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A Natural Gas Crisis Coming?

By Dave Russum
July 18, 2007

This resource triangle illustrates that conventional resources (the apex of the triangle) represent a relatively small volume of the total hydrocarbons in an area or basin. Unconventional hydrocarbons depicted by the lower part of the triangle tend to occur in substantially higher volumes. Early exploration and production is focussed on the apex of the triangle. Industry only pursues opportunities lower in the triangle when the opportunities at the top of the triangle are inadequate to meet demand and consumers are prepared to pay to make the opportunities economic. The oval illustrates that the Alberta oil and gas industry has moved significantly down the triangle in pursuing both oil (heavy oil, tar sands) and gas (coalbed methane, tight gas).

The final years of the 20th century saw a rapid escalation in natural gas drilling in Western Canada. For the first time, however, the rate of production growth began to falter.

In early 2000, as Murphy Oil, Apache and Beau Canada announced their discovery of the Ladyfern Slave Point gas field in a remote area of Northeastern British Columbia, their achievement seemed to herald a new era of successful wildcat exploration. As word of a major discovery leaked out, many of the significant players in the industry jumped on the bandwagon. A frenzy of land purchases, drilling and pipeline construction followed. In little more than a year, production from the new fields rose to more than 700 million cubic feet per day - and this from an area only accessible during the cold winter months. Production from this region helped raise Canada's gas production to a new peak (in late 2001) of 17.4 billion cubic feet of sales gas per day.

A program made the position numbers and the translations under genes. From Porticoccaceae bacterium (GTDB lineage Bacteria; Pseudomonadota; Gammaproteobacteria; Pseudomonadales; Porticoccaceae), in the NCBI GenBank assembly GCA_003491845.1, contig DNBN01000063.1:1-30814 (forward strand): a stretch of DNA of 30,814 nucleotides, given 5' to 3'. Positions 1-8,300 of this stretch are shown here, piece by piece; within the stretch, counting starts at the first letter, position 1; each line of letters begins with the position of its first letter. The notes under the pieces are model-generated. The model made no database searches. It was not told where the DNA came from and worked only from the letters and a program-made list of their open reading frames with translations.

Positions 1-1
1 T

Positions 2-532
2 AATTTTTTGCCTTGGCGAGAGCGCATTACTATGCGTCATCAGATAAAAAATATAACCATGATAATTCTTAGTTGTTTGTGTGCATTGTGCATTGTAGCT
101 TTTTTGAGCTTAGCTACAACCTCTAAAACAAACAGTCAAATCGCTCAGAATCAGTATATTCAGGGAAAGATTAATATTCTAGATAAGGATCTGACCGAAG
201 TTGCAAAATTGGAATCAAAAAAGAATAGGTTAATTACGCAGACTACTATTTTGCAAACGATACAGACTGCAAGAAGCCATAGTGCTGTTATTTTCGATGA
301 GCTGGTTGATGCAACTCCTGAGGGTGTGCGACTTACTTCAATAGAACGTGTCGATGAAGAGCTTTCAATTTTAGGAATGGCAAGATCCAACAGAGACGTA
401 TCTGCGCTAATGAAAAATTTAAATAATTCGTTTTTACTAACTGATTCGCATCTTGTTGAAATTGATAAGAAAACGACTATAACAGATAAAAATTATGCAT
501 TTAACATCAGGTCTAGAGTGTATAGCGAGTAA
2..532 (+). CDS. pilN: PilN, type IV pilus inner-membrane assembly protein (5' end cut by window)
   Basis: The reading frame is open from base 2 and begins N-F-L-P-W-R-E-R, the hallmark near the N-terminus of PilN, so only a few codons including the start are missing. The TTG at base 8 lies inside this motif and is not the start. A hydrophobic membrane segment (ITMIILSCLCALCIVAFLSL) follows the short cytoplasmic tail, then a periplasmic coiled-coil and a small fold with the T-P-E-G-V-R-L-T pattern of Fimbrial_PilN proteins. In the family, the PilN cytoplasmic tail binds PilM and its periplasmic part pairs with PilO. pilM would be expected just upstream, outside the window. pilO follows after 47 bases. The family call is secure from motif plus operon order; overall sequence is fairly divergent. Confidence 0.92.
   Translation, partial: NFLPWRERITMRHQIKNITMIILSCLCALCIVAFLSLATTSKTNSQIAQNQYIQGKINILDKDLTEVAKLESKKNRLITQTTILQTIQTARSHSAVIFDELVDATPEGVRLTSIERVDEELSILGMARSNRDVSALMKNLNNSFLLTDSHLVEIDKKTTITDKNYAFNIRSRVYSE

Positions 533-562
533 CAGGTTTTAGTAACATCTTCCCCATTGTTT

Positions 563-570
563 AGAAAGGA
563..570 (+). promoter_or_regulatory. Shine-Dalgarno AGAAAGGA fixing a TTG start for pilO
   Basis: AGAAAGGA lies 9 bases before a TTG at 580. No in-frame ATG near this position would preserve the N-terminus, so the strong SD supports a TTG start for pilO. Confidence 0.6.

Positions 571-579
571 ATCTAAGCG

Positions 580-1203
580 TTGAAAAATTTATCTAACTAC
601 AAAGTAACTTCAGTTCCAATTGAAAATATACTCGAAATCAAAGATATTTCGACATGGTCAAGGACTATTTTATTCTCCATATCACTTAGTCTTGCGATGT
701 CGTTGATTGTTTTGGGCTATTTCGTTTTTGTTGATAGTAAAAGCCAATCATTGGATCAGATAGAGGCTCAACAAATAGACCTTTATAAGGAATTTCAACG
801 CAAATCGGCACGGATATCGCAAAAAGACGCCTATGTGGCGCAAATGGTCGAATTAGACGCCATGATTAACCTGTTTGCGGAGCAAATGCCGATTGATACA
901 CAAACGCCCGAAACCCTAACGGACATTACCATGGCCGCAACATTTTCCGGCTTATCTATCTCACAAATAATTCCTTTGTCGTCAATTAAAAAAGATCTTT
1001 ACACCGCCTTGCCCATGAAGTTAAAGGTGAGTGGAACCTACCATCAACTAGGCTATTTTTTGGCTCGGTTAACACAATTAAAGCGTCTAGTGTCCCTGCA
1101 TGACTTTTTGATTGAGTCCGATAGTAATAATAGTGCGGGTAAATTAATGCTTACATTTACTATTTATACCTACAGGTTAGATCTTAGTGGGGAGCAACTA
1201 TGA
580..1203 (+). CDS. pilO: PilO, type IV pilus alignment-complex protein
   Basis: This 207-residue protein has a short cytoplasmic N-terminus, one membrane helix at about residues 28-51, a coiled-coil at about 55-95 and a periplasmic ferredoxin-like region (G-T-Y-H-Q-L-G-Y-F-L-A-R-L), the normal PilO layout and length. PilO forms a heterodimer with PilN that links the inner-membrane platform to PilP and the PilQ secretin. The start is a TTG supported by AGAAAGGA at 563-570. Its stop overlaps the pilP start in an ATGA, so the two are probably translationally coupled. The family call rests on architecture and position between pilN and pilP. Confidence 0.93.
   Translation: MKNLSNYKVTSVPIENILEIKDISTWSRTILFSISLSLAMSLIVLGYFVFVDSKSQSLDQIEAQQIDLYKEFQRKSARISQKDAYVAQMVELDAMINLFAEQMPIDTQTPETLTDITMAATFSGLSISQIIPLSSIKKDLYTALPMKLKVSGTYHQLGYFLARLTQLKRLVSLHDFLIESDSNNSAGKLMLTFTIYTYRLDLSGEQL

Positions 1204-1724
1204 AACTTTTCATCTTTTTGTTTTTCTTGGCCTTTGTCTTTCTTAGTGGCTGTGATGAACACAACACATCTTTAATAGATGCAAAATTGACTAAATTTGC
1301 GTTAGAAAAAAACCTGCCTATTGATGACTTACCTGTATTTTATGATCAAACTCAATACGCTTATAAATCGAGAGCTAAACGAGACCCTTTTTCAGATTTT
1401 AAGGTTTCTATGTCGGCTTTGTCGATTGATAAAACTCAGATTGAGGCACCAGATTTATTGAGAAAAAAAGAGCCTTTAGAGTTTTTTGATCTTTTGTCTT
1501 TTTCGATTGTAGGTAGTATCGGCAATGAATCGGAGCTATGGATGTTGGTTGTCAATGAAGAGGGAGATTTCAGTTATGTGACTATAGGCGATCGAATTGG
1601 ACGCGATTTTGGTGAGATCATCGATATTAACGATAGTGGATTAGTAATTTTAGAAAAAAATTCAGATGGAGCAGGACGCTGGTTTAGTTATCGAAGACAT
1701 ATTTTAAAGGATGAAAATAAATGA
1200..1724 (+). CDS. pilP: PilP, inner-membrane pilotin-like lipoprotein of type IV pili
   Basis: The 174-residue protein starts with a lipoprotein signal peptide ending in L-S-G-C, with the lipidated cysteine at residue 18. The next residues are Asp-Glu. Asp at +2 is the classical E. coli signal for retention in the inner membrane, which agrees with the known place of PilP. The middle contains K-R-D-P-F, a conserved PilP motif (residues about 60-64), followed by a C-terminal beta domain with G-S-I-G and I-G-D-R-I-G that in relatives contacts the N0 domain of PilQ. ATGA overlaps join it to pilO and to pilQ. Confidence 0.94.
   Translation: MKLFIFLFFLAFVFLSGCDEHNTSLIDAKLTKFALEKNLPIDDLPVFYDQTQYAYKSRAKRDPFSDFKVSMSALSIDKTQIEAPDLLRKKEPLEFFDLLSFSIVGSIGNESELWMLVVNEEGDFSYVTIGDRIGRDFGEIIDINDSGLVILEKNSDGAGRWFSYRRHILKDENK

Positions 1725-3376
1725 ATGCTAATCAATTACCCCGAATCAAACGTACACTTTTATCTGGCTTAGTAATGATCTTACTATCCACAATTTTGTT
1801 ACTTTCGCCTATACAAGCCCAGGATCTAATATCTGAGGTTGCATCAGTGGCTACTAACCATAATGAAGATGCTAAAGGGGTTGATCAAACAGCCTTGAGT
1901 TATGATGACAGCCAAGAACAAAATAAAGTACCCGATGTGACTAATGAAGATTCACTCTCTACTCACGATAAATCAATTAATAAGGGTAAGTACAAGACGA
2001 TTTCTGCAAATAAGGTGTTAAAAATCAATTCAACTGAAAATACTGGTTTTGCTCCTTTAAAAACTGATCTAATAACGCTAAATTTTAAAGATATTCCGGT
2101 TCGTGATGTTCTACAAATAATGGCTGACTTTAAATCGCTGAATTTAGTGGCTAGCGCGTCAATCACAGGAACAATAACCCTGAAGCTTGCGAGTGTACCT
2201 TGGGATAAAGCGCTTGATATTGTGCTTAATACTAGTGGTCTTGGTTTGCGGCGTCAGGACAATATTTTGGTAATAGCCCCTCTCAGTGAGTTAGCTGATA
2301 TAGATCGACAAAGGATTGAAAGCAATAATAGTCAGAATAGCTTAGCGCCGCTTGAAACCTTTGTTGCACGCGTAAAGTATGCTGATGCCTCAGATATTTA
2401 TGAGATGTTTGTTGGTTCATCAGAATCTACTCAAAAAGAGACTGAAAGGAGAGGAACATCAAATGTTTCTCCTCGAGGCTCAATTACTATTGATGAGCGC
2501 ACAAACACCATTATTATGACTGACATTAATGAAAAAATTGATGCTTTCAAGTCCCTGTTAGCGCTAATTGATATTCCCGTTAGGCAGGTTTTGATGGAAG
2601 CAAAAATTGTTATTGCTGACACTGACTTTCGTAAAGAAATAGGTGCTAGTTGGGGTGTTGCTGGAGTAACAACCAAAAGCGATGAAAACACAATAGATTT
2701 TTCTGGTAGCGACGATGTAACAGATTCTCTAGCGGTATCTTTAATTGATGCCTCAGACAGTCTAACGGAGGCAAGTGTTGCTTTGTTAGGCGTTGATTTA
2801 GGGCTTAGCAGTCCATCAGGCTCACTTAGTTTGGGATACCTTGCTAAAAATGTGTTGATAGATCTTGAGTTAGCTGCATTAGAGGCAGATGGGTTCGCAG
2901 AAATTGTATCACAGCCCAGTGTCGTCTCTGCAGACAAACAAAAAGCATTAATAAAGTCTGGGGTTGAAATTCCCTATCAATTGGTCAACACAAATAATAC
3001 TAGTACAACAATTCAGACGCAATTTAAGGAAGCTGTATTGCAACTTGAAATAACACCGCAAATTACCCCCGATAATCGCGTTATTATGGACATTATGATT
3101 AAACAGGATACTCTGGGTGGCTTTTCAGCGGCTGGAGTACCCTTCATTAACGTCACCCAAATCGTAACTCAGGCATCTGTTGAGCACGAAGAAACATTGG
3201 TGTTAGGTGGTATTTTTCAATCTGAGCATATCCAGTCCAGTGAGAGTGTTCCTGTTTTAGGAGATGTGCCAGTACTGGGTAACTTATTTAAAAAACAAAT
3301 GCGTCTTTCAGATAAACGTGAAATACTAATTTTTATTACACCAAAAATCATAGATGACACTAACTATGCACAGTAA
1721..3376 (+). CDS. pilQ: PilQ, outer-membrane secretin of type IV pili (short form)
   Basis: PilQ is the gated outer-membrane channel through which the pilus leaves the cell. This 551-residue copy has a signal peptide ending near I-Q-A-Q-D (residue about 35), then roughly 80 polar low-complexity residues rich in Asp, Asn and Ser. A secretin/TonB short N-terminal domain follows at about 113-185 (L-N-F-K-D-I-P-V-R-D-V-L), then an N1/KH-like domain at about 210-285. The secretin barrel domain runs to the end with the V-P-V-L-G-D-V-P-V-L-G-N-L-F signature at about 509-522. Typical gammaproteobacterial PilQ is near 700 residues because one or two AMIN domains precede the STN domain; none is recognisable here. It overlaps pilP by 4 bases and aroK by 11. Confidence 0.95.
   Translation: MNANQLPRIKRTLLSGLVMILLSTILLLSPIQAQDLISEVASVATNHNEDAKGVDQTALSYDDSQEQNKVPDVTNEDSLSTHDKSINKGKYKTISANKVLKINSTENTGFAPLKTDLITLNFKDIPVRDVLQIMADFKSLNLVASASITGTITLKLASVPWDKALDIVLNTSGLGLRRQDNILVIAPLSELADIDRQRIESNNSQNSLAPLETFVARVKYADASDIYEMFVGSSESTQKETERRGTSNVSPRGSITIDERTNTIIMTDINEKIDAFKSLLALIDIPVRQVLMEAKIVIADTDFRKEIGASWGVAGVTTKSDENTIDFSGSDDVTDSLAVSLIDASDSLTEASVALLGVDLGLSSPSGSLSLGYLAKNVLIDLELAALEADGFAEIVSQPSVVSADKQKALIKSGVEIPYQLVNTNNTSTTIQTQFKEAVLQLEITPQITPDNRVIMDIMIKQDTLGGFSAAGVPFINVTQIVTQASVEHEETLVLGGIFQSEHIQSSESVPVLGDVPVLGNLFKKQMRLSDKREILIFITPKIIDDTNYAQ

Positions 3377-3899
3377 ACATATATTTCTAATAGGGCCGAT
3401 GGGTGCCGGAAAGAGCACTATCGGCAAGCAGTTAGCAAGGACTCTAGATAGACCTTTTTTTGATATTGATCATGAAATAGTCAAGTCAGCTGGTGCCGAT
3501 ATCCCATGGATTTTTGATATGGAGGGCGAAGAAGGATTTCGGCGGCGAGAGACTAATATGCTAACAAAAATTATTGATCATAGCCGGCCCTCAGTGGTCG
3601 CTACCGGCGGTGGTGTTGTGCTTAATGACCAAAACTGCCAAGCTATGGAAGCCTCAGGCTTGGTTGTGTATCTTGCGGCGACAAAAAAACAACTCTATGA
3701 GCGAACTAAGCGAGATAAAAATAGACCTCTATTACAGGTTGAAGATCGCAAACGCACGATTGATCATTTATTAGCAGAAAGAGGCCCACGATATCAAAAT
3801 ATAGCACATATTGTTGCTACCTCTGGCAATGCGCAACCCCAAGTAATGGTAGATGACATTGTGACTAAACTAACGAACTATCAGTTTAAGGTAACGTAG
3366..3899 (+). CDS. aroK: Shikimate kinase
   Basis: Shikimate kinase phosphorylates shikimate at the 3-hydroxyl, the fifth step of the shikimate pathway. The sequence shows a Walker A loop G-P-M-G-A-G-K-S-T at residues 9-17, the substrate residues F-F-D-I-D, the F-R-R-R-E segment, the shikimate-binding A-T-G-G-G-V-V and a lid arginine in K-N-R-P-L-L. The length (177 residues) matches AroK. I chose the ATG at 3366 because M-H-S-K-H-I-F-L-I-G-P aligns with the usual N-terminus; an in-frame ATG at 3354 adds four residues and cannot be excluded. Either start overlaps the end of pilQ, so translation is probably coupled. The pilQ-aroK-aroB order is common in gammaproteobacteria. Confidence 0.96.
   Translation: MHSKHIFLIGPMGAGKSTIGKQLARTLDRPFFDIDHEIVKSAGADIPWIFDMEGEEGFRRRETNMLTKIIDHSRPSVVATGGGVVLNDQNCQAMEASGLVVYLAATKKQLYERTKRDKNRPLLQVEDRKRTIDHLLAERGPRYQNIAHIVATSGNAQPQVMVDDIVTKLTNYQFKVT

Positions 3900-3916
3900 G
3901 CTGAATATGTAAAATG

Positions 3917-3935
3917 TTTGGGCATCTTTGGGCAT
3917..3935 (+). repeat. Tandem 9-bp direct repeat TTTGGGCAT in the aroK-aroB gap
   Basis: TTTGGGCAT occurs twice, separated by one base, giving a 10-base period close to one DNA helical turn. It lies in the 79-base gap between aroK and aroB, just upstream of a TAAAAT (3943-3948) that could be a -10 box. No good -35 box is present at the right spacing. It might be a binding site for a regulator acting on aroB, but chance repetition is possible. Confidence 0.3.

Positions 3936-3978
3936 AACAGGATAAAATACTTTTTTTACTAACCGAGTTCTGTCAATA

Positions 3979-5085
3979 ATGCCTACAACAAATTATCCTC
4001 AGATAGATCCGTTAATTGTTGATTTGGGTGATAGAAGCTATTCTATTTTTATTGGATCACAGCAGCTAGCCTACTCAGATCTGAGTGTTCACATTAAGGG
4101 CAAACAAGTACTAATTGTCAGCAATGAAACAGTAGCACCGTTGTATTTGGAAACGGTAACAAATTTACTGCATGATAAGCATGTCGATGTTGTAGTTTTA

Rather than representing a new era of large discoveries, Ladyfern appears to have been just another increasingly-rare large gas find. During boom periods in the 1950s, for example, gas exploration yielded large new gas fields almost every year, and many discoveries waited for years to be tied into the pipeline network. As the industry matured, such discoveries became unusual. Prior to Ladyfern, the last large gas discovery had been at Caroline, more than ten years earlier.

Unconventional gas: In any given area, free-flowing, buoyancy-driven conventional gas represents a very small fraction of the natural gas resources present. Unconventional gas represents possibly hundreds of times more natural gas resource than there is for conventional gas. It comes from five major sources:

1.One is shallow, biogenically-derived gas in mixed sand and shale sequences. Shallow biogenic gas is considered to be an unconventional gas resource since it is not generated in the same temperature and pressure systems found in conventional hydrocarbon generation. The Milk River and Medicine Hat sands of southeastern Alberta and southwestern Saskatchewan are classic examples of this type of unconventional gas. This is the area where gas was first produced in western Canada, and it is still a major producing region. This continuously gas-producing area is the largest in the Western Canadian Sedimentary Basin.

2. Coalbed methane is natural gas within the structure of coal. Special production techniques to remove this gas from its coal seam reservoir include lowering reservoir pressures rather than keeping them high. Coalbed methane knowledge has advanced rapidly. So has the development of water-free natural gas from coal in the Horseshoe Canyon Formation in Central Alberta. First commercial production only occurred in 2002, but current production is already more than 500 million cubic feet per day.